by Terence Netto @http://www.malaysiakini.com
COMMENT: The Malaysian Branch of the Royal Asiatic Society (MBRAS) did well to bring two people who had some engagement with the creation of Malaysia in 1963 to shed perspectives on that event.
Tengku Razaleigh Hamzah was a young economist and member of UMNO when Malaysia was formed. He was invited by MBRAS to deliver a lecture in Kuala Lumpur yesterday on the formation of Malaysia 50 years ago.
The MP for Gua Musang used the occasion to remind his listeners what UMNO has chosen to miss out on when the party neglected last week to place him among the contestants for its presidency.
He plunged into the miasma of contention that has in the last decade engulfed the issue of Sarawak’s and, especially, Sabah’s joining Malaysia and emerged with a constructive handle by which to steer matters to a resolution.
This was his proposal to restart a review process that was scheduled to be held in 1973, 10 years after Malaysia’s formation, but did not take place because the person who was to chair the task, Deputy Prime Minister Dr Ismail Abdul Rahman (right), died in August that year.
Twenty-nine months later, Abdul Razak Hussein, the prime minister who had approved the review, also died. And with that the matter was consigned to a backburner.
(Tun) Hanif Omar, the former Inspector-General of Police, was a young officer who was tasked with assignments connected to Malaysia’s formation immediately prior and long after the seminal event took place.
Chairing yesterday’s lecture by dint of his chairpersonship of MBRAS, Hanif had shards of absorbing information to contribute but these did not cohere the way Razaleigh’s discourse did because, while Hanif’s bits and pieces did inform, they did not enlighten.
No doubt, Hanif’s (left) recall of interesting, even intriguing, minutiae would make for a plum pudding of a memoir on a career that spanned the early decades of Malaysia’s emergence to full-fledged nationhood.
But minus a frame, Hanif’s tidbits generated sparks but there was little illumination to be had. Tidbits can titillate but it is insight that enlightens and charts the way forward.
For that reason, Razaleigh’s paddling was more constructive for he chose to steer by a compass he took from Malaysia’s principal proponent, Tunku Abdul Rahman, the Federation of Malaya’s first Prime Minister in 1957 and of the confab that emerged in 1963, with Singapore’s merger with the federation, joined together with Sarawak and Sabah, with Brunei choosing to stay out for nebulous reasons, on which Hanif had some quirky takes.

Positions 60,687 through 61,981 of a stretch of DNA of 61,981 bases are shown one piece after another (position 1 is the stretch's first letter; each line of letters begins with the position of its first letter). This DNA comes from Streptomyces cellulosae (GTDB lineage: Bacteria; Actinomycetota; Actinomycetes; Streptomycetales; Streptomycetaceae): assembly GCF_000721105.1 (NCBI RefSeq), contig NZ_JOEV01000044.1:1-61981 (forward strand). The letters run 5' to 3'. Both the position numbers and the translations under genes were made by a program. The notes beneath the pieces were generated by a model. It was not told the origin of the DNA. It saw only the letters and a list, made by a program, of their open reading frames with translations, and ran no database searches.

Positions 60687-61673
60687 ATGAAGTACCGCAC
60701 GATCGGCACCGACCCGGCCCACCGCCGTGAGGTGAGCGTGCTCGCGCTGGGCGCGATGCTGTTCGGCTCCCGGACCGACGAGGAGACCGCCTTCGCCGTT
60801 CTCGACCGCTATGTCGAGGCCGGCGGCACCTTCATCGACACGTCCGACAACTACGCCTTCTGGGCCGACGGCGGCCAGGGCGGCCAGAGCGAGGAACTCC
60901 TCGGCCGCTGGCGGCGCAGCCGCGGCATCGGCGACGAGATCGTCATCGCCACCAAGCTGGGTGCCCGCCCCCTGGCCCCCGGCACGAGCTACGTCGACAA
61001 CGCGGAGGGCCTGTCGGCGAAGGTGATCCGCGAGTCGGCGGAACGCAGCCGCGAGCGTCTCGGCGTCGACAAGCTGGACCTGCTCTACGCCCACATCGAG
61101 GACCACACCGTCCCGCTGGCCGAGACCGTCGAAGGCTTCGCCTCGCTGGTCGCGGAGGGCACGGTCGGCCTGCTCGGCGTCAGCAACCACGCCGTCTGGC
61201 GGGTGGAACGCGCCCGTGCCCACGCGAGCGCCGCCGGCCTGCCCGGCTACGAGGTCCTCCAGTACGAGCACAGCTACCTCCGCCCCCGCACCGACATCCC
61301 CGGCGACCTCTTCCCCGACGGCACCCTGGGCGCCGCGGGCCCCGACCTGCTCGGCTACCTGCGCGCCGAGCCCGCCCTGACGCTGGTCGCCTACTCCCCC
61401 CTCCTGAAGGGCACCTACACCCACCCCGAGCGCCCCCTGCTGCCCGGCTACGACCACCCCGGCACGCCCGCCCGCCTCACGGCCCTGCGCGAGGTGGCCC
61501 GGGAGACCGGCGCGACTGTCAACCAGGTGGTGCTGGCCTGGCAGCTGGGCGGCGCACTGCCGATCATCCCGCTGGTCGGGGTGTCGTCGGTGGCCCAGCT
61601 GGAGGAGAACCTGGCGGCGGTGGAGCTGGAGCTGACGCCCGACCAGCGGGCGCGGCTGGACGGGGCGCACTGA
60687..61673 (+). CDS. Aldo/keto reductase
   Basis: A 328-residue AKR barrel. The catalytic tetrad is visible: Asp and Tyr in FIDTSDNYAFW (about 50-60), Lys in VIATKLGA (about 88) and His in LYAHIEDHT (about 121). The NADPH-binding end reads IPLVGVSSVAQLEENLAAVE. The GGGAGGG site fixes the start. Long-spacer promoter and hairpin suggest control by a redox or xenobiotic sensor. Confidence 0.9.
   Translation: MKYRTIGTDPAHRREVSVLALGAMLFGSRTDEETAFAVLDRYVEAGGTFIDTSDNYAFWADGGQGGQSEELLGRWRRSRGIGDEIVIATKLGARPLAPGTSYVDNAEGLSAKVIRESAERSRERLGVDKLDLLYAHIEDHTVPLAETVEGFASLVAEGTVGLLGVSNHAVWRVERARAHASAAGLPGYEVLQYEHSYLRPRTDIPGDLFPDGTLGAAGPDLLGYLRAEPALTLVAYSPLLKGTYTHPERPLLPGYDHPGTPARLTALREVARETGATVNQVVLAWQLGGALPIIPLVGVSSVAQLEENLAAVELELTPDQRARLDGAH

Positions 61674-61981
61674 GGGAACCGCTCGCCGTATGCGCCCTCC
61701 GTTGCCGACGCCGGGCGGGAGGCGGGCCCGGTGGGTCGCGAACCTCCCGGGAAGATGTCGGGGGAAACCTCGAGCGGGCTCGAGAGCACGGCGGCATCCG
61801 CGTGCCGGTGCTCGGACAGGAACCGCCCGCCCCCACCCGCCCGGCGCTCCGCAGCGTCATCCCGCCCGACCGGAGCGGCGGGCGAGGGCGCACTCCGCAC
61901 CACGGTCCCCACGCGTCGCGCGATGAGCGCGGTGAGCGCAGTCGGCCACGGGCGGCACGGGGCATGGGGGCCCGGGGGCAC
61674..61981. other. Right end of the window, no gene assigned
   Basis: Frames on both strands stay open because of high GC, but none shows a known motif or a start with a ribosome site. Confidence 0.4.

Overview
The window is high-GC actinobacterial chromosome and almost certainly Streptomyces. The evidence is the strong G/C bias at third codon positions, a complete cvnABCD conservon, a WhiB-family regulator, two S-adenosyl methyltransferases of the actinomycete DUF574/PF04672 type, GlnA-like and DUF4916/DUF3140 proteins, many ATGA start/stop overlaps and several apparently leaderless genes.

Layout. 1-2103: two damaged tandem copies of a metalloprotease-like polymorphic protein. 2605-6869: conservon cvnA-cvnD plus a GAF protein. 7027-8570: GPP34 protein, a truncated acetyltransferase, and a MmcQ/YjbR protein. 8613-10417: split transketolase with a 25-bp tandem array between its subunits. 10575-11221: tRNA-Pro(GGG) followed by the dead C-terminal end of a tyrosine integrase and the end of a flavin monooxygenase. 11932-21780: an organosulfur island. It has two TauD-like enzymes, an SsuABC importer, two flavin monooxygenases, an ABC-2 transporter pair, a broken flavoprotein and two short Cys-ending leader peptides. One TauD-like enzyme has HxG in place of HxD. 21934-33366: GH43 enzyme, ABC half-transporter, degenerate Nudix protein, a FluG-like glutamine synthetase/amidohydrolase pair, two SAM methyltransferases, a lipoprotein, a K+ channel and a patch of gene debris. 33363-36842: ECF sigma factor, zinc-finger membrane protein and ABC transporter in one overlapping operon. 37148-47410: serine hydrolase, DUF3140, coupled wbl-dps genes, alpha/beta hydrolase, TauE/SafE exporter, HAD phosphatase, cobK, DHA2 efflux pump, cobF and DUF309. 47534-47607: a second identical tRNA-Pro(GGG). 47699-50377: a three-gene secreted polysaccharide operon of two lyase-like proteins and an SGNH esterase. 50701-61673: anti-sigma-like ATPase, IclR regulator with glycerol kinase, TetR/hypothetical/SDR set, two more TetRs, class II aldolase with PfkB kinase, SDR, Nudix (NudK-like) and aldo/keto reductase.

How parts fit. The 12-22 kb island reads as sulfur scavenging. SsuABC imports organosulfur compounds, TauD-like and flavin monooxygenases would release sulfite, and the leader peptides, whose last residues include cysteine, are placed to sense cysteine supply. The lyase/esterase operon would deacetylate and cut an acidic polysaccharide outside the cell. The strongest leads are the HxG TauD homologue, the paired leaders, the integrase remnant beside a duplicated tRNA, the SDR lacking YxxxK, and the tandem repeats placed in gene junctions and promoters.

Broad and generous vision
The Tunku’s vision was broad and generous. He sought to allow Lee Kuan Yew to outflank formidable left wing forces through Singapore’s merger with Malaya and to counterbalance the thereby numerical superiority of the Chinese with the natives of Sarawak and Sabah who had vast tracts of territory but little know-how to develop it, besides having to face an incipient communist insurgency and Sukarno’s adventurism.
In Razaleigh’s recap of the consultations and negotiations that preceded the formation of Malaysia, the breadth and generosity of Tunku’s vision had the redemptive power to overcome the penumbras, crochets and quavers in the Malaysia agreements.
But recalcitrant realities are always baulking ideals, realities like the mortality of pivotal leaders - Ismail’s unexpected death in 1973 - before he could get down to the task of a review of the founding documents that presaged Malaysia’s formation, a review that could have taken cognisance of incubating discontents in Sabah and Sarawak.
Not for nothing did the Tunku, in the last years of his life (he died in December 1990) while staying in Penang, refer to Ismail as ‘that noble one” to visitors who tapped his recollections of past history the elder statesman had witnessed.
Razaleigh did not just steer by the vision the Tunku enunciated in 1961 when he first mooted the idea of Malaysia.
He had opinions of his own, the most telling of which was that Putrajaya should not pass off August 31 as Merdeka (Independence) day for Malaysians, Sabahans and Sarawakians included. The day is only significant for those on the Peninsula, not for the whole of Malaysia.
Razaleigh said only September 16 has historical significance for Malaysians because it was the day on which Malaysia was founded, an opinion that elicited Hanif’s faint demurral.
Clearly, for Razaleigh, the way out of the churning discontent in Sabah and Sarawak that he said posed “unprecedented political and economic challenges” to Malaysia required candid acceptance of the facts of our history that must be taught to the young if they are not to inherit the whirlwind.